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Design is about making decisions. The Autodesk Design Principles exist to guide those decisions, ensuring focus and clarity, and providing a benchmark for quality. These principles will help you embody the Autodesk brand attributes in your design, enable efficiency in execution, and establish consistency across Autodesk interactions.
Every one of our experiences should tell our story: the future of making things. The most obvious way is to use our logo and tagline: Make anything. But our story is also embodied in all our design elements that, when used consistently, say this is Autodesk.
Remember not to confuse consistency with being homogeneous. We are a global company, and as such, must make sure to use local talent to create culturally diverse, relatable content for all our audiences.
So, let’s get to it, and happy designing!
Intrigue audiences by making technical concepts accessible through inviting experiences, clear messaging, and inspiring images.
Feature imagery that reads well at a glance but is rich in detail upon closer inspection.
Simplify your layout to avoid overwhelming your audience with too many competing elements and make your hero content prominent. Maintain a clear visual hierarchy of information, whether on a small banner ad or in a mammoth event hall.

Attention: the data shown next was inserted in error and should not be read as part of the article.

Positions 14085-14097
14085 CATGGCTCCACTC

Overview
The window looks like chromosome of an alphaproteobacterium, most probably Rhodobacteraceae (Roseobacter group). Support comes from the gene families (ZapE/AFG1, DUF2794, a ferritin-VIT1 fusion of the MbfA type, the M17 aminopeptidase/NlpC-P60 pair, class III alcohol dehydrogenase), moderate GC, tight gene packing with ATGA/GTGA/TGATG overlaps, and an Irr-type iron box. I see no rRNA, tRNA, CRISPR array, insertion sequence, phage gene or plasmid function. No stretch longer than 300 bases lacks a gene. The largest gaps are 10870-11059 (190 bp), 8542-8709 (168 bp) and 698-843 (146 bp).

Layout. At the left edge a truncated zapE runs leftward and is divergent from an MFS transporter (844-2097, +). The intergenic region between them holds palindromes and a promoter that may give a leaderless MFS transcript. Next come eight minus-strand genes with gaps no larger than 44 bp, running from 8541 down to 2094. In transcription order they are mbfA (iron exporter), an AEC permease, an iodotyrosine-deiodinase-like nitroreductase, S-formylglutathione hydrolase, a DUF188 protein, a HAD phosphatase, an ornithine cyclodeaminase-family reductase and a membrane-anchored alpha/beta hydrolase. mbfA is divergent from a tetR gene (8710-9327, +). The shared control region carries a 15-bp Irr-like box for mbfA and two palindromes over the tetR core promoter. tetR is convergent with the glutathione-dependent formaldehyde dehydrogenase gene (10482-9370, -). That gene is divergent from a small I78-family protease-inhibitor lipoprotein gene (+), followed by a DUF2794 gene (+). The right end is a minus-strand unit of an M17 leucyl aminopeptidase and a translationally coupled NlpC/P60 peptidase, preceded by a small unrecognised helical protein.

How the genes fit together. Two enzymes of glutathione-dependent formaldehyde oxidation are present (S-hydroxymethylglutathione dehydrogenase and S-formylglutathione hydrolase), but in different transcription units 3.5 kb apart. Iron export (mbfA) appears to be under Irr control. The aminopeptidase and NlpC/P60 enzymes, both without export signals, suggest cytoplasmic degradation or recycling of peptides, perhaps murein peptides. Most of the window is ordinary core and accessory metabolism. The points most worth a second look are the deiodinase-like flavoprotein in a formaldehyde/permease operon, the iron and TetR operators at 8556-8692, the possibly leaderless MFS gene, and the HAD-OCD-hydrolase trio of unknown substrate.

Speak like a person using language that is inclusive and conversational. Don’t lecture. Always make messaging and calls to action explicit and succinct.
Our customers create in three dimensions. Autodesk is a 3D company. We always keep the z-axis in mind when we communicate.
Use compelling 3D images—our brand’s most prominent visual differentiator—as well as layering techniques and depth of field in photography to add richness and interest.
Express dimension when creating illustrations, patterns, or motion graphics unless legibility is compromised. Use drop shadows judiciously when trying to communicate spatial relations in 2D.
Treat spaces and environments like architectural experiences to inspire audiences.
We evoke optimism through an approachable persona and a bright and open atmosphere.
Avoid dark backgrounds whenever possible, unless otherwise appropriate to a particular design function or challenge. When unavoidable, imply lightness in other ways, such as with the inclusion of accent colors.
Use negative space and only the necessary amount of copy—with fonts weighted appropriately for their purpose—to make layouts breathe and flow. Avoid cluttered imagery. Likewise, design physical spaces and environments with fluid circulation and inviting lighting.
Focus on optimistic outcomes and aim to inspire with positive imagery.
We are energetic in the way we look, what we say, and how we sound. We imply movement everywhere, from spaces and imagery to video and typography.
Use motion blurs, interesting camera angles and movements, and dynamic compositions across visual touch points: buttons, imagery, etc.
Guide the audience through your experience with a clear hierarchy of typography and information. Create flow in physical or virtual spaces by using interactive elements to maximize the immersive effect.
Incorporate movement to your layout if it helps highlight a specific feature or outcome without distracting from your content. Enhance video or animated content further with sound and lively music if appropriate.